“So how do you measure PR?”

This is a common question we get from our clients. A kneejerk answer would be, “Public relations is about building trust, which is not easily measured.”

One could argue the perception versus reality of PR, but that is futile. What a PR agency considers a misconception is a client’s reality — and quite simply the reality is that we need to prove the value of PR to our clients.

Public relations practitioners have been slow to establish standards in measuring PR, but there is a true effort to establish accepted methods of measurement that genuinely show the value and impact PR has on brands. The first step was taken in 2010 when the International Association for the Measurement and Evaluation of Communications introduced the industry to the Barcelona Principles. These seven standards illustrate that tactics can be both quantifiably and qualifiedly measured in order to evaluate the effectiveness of a public relations strategy. Let’s use a couple principles to discuss where to start and what to measure.

Start at the very beginning with the end goal in mind

The first step to measuring PR is to have a plan with a very clear objective. What is it that you want to achieve? Establishing the right objectives makes measuring PR strategies the easiest part of your plan. If you think about it as a road trip — your objective is to reach the destination. The strategy is your road map and the tactics serve as the turn-by-turn directions. Once the plan is in place with measureable objectives, implementation can begin. Next, you can execute the tactics and measure its effectiveness by identifying the outputs, outgrowths and outcomes of the tactics.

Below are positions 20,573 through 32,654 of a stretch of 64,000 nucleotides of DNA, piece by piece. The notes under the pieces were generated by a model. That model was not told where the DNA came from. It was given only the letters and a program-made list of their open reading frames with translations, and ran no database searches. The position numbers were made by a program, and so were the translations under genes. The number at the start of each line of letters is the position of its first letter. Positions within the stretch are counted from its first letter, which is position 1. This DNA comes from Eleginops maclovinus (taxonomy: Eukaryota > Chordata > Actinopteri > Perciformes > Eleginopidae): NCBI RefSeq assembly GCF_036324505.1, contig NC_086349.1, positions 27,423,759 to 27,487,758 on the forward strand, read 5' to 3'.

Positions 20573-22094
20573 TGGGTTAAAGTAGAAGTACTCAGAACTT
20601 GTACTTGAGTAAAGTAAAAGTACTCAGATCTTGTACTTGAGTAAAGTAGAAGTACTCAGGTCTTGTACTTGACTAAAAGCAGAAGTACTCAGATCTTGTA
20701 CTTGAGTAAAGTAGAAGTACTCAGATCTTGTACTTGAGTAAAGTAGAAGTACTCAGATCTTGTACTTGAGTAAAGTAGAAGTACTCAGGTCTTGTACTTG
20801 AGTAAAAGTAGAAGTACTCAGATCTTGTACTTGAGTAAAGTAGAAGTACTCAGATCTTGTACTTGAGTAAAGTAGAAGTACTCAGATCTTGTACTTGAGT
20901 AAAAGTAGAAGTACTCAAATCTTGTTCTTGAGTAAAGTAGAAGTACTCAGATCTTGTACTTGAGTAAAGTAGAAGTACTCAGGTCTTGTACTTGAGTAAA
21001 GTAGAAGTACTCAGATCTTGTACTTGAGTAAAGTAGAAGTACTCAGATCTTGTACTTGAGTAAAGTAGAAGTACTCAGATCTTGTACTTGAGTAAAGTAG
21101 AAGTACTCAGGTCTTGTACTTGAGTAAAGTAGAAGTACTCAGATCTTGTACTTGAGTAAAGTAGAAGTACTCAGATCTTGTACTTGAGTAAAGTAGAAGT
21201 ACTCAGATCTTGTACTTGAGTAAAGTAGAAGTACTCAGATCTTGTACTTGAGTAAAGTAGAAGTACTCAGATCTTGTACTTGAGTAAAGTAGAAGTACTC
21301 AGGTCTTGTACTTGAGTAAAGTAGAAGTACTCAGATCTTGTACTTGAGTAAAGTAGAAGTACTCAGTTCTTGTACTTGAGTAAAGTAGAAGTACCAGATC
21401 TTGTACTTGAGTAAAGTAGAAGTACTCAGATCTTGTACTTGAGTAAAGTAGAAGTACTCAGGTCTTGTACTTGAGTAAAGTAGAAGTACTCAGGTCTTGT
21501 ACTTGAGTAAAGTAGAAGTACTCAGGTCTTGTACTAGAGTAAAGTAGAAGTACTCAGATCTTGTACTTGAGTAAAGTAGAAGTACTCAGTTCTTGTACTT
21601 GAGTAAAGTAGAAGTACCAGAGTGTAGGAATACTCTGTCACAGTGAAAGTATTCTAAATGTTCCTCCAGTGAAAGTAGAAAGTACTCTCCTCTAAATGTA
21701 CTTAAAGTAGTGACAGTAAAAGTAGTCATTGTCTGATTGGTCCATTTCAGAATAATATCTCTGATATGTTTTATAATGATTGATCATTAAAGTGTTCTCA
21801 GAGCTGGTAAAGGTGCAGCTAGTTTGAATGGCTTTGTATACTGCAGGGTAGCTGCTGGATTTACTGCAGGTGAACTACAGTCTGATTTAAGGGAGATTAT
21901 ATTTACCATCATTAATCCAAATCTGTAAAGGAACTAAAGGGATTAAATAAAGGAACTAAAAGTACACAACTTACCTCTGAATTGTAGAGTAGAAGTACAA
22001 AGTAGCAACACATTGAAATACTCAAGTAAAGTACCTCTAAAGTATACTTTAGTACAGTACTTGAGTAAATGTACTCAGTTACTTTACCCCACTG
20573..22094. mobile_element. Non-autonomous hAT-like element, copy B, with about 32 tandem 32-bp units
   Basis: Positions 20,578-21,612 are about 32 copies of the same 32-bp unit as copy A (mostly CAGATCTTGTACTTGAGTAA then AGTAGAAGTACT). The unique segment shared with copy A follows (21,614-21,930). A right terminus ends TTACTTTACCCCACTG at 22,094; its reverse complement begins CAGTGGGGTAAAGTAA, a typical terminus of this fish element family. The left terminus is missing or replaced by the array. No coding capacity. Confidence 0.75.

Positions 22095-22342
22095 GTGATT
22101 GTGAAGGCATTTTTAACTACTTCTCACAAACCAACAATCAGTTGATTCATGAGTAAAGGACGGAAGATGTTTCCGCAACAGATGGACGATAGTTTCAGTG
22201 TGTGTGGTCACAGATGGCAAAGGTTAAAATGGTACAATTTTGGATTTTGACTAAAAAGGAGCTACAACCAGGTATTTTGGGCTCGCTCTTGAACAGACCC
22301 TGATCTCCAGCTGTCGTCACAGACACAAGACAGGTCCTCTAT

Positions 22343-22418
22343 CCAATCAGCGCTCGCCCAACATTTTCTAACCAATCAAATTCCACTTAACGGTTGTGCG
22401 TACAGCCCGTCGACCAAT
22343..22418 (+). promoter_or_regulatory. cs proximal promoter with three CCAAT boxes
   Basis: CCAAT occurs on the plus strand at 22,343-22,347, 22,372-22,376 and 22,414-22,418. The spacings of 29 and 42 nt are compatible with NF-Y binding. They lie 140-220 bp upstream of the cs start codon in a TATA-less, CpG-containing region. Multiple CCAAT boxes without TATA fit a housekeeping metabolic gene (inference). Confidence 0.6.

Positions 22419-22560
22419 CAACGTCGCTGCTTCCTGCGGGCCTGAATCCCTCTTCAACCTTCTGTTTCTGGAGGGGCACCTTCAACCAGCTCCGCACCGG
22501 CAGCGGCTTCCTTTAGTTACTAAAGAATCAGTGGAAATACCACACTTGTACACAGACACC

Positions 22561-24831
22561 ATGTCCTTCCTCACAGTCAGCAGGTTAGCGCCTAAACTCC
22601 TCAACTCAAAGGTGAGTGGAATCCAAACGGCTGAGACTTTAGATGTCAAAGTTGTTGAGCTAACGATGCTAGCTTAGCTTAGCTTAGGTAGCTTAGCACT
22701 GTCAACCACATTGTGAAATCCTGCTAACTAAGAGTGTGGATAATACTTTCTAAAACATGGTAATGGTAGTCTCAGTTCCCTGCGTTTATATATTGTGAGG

Output, Outgrowth and Outcome

  1. Output – did the audience see the message?
    This is measured by number of placements, impressions and open rates.
  2. Outgrowth – did the audience understand the message?
    This is more difficult to quantify, but a call to action and audience engagement such as shares and click-through rates shows the receiver understood the message enough to do something about it.
  3. Outcome – did the audience do something about it?
    The outcome is directly connected with what you are asking of your audience. If there was a call to action, did they respond the way you anticipated? If the overall goal is to increase market share, was there an increase in sales?

It’s best to measure your plan’s effectiveness periodically throughout an established time frame, that way, you can adjust your strategy based on measurement data. Not every plan is going to be executed without the need for correction, but you can build that flexibility into your plan.

Bottom line – it is important to show our clients that PR can be measured, but we also need to educate them on what is important to measure.